[1]   In Energy in a Mark II Economy I employed the figure of 22% of the total energy budget that the US Department of Energy (DOE) charges directly to commerce.   Of course, some portion of the energy consumed by transportation and manufacturing should be charged to commerce and finance as well.  Moreover, if an entrepreneur extracts a large profit from his – usually subsidized - renewable energy business and builds an overly large house, additional energy costs should be charged to the energy installation.  This amounts to some fraction of the energy charged by the DOE to the residential sector.  In “Energy in a Natural Economy” I found a rough estimate of the energy overhead of the US market economy by looking at Bureau of Labor Statistics data.


In the entry of July 11th of
http://eroei.blogspot.com/ I wrote the following paragraph in connection with establishing a reasonably sane monetary system partly in response to Gail Tverberg’s list, which I now repeat.

Special Characteristics [of a monetary system] Needed to Avoid Economic Collapse

Our crisis has a physical component and an imaginary component. The physical component comes from limitations in the quantities of land, water, consumable energy, and the environment itself. The ecological footprint of the human race exceeds the carrying capacity of Earth. The imaginary component is instability in the monetary system caused by excessive debt and excessive monetary inequality. To ameliorate the physical crisis we must eliminate the imaginary one. I do not mean that indebtedness, poverty, and wealth are imaginary; but, rather, that we can eliminate all three with the application of our imaginations without affecting the physical universe. Stabilizing our population and reducing our ecological footprint will ultimately have a desirable effect upon the universe.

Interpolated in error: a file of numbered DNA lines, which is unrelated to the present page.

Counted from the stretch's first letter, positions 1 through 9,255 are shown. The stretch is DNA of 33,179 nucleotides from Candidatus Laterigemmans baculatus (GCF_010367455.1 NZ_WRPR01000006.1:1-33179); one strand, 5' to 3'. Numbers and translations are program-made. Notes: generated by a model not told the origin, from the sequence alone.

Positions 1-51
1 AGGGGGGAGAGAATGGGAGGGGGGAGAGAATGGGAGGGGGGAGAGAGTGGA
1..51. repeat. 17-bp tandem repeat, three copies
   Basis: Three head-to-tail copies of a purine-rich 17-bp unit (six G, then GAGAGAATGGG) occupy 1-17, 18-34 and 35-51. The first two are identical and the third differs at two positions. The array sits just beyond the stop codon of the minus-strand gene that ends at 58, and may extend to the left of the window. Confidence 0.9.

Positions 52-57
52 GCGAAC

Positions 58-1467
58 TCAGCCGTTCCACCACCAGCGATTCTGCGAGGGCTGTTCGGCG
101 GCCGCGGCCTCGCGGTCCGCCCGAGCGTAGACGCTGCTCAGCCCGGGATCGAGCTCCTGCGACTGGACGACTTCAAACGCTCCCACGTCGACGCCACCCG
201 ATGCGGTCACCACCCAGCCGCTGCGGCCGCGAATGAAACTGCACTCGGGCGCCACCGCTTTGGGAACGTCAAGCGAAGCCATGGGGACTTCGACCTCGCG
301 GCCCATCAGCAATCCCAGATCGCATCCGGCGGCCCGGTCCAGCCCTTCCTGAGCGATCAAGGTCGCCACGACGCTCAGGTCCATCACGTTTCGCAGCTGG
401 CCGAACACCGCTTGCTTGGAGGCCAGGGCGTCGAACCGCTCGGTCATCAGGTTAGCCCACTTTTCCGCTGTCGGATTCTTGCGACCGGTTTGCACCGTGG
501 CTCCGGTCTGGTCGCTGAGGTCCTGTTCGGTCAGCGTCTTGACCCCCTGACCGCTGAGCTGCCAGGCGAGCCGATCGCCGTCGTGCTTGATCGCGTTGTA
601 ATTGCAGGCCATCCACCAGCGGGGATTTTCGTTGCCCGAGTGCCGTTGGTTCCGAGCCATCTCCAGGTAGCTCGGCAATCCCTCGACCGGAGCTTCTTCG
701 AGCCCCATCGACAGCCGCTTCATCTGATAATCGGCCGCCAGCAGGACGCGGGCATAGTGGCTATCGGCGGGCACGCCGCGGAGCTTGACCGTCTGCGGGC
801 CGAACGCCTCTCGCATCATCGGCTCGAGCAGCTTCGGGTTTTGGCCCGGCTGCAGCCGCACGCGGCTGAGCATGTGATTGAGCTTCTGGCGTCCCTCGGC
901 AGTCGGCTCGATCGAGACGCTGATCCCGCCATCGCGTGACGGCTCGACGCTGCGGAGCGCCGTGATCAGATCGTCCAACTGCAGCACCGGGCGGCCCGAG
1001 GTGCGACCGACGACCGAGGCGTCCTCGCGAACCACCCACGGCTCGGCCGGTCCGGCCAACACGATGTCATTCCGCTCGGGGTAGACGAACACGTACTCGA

Regardless of what the people want, the owners of the country want to retain their positions of power, privilege, and wealth. Naturally, they despise the idea of government control of the economy and the means of production; however, when a crisis arises that they cannot handle, they readily accede to crisis socialism to save them. During World War II, without adopting socialism completely, they allowed rationing, wage and price control, and management of vital industries by government employees even if they were paid only one dollar per year.

To respond appropriately to resource and environmental limits, we need to establish crisis socialism. However, to eliminate debt, we need to repudiate the US dollar; and, to eliminate inequality, we need to pay everyone the same even if no work can be found for them to replace the inessential work from which they were furloughed to reduce our consumption of fossil fuels and our ecological footprint. After all, the requirement that every citizen does useful work to get paid and the requirement that the pay should be commensurate with the value of the work are completely imaginary. The idea that everyone should be allowed to get as much money as he can is completely wrong.  (One of the reasons Dematerialism is right and everything else is wrong is that any society in which it is possible for one person to acquire more wealth than another is doomed.)